It’s hard to tell now, but Valencia Street in the Mission District was once home to most of San Francisco’ mortuaries. Until 1949, a streetcar ran directly from Mission Street to Colma, the Bay Area cemetery town where the dead outnumbered the living by more than a thousand to one. Bodies were prepared near the Mission Street station, then put straight on a car to the cemetery. The Gantner-Maison-Domergue Funeral Home (which would later become the Chapel) would store bodies in the basement, where the incinerator was, below the embalming room. Workers then used a body crank (still visible in the adjacent restaurant) to raise and lower bodies from one room to the other. Employees have reported numerous paranormal activities over the years—bottles exploding, footsteps echoing through the empty building, faucets that turn on and off, votive candles that fly off the mantel—and several musical guests have reported strange experiences in the green room while waiting to perform. Creepiest of all is the ghostly figure of a little girl who is said to be seen haunting the venue at night.
This well-preserved 1890s Victorian may look like a typical San Francisco boutique hotel, but the Queen Anne began as a girls’ boarding school (and boarding schools are pretty much always haunted). The institution was run by Mary Lake, the mistress of San Francisco silver baron and Nob Hill denizen James Fair. But when the academy closed in 1896, Mary mysteriously disappeared. Modern-day guests of the hotel swear that her spirit is still present to welcome visitors—particularly on the fourth floor, which was the site of Mary’s office. Hotel clients have claimed to feel cold chills and even see a white figure in Room 410. Even stranger? Mary is known to tuck in lodgers’ feet during the night.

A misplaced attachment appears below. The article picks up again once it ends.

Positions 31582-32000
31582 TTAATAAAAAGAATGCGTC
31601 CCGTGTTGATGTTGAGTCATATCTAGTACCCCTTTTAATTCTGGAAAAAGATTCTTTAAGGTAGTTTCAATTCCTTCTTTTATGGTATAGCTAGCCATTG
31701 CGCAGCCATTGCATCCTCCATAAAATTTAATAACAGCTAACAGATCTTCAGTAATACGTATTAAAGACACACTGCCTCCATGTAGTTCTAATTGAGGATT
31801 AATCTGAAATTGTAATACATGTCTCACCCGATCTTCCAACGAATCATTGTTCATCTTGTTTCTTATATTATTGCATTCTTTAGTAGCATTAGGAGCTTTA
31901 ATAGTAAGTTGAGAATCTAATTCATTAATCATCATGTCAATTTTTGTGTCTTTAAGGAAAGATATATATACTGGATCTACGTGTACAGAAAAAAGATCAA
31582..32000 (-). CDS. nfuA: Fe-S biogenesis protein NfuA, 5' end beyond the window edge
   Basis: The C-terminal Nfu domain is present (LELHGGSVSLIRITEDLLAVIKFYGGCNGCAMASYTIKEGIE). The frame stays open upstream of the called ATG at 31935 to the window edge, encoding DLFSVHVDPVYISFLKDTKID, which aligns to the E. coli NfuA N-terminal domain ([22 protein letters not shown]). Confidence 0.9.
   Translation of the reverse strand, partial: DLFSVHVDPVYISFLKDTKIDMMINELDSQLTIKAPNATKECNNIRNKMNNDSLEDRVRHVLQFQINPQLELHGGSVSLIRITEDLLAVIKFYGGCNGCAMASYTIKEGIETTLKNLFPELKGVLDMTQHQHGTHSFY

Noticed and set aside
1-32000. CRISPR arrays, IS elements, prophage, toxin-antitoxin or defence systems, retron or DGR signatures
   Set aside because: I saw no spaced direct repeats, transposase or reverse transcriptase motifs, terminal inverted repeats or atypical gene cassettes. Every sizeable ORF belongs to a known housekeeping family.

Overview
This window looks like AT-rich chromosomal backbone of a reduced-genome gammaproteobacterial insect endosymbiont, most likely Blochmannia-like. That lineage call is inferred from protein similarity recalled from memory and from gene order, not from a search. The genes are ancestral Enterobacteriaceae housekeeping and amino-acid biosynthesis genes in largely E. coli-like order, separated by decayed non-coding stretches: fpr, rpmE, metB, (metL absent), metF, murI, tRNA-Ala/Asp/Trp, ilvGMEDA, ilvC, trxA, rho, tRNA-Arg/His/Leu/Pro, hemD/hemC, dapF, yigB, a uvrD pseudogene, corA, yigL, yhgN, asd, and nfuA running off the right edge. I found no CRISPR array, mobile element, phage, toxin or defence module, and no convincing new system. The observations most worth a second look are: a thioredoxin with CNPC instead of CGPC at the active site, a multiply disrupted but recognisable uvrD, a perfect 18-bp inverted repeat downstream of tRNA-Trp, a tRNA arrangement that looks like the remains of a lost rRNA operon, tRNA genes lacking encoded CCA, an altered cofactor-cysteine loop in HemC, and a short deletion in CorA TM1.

No stranger to scandal, some of early Hollywood’s most notable names haunt Union Square’s St. Francis Hotel. It was where actor and notorious lush John Barrymore found himself sleeping it off when the 1906 earthquake struck. Darker forces were at work in 1921, when a party thrown by silent-movie comedian Fatty Arbuckle in suites 1219–1221 got out of hand, resulting in the rape and murder of starlet Virginia Rappe. Arbuckle was acquitted, but the scandal ruined his career. In a creepy turn of events, entertainer Al Jolson collapsed and died in the same suite during a poker game in 1950. Staffers and ghost hunters swear that Barrymore, Arbuckle and Jolson haunt the hallways to this day.
Tucked into an inconspicuous courtyard, the 1898 neoclassical funeral home houses the ashes of more than 8,000 San Franciscans, including the Folgers family (yes, of coffee fame) and many others whose names emboss street signs throughout the city. Tour the architectural landmark and you’ll see some very quirky urns made out of martini shakers, tree stumps, Johnny Walker bottles and teapots, along with memorabilia such as baseball caps, reading glasses and theater tickets. If you stick around until the place is empty, you may hear footsteps in the rotunda. According to the site’s longtime caretaker, the ghost of a little girl who died in the aftermath of the 1906 earthquake supposedly haunts the niche where she’s interred.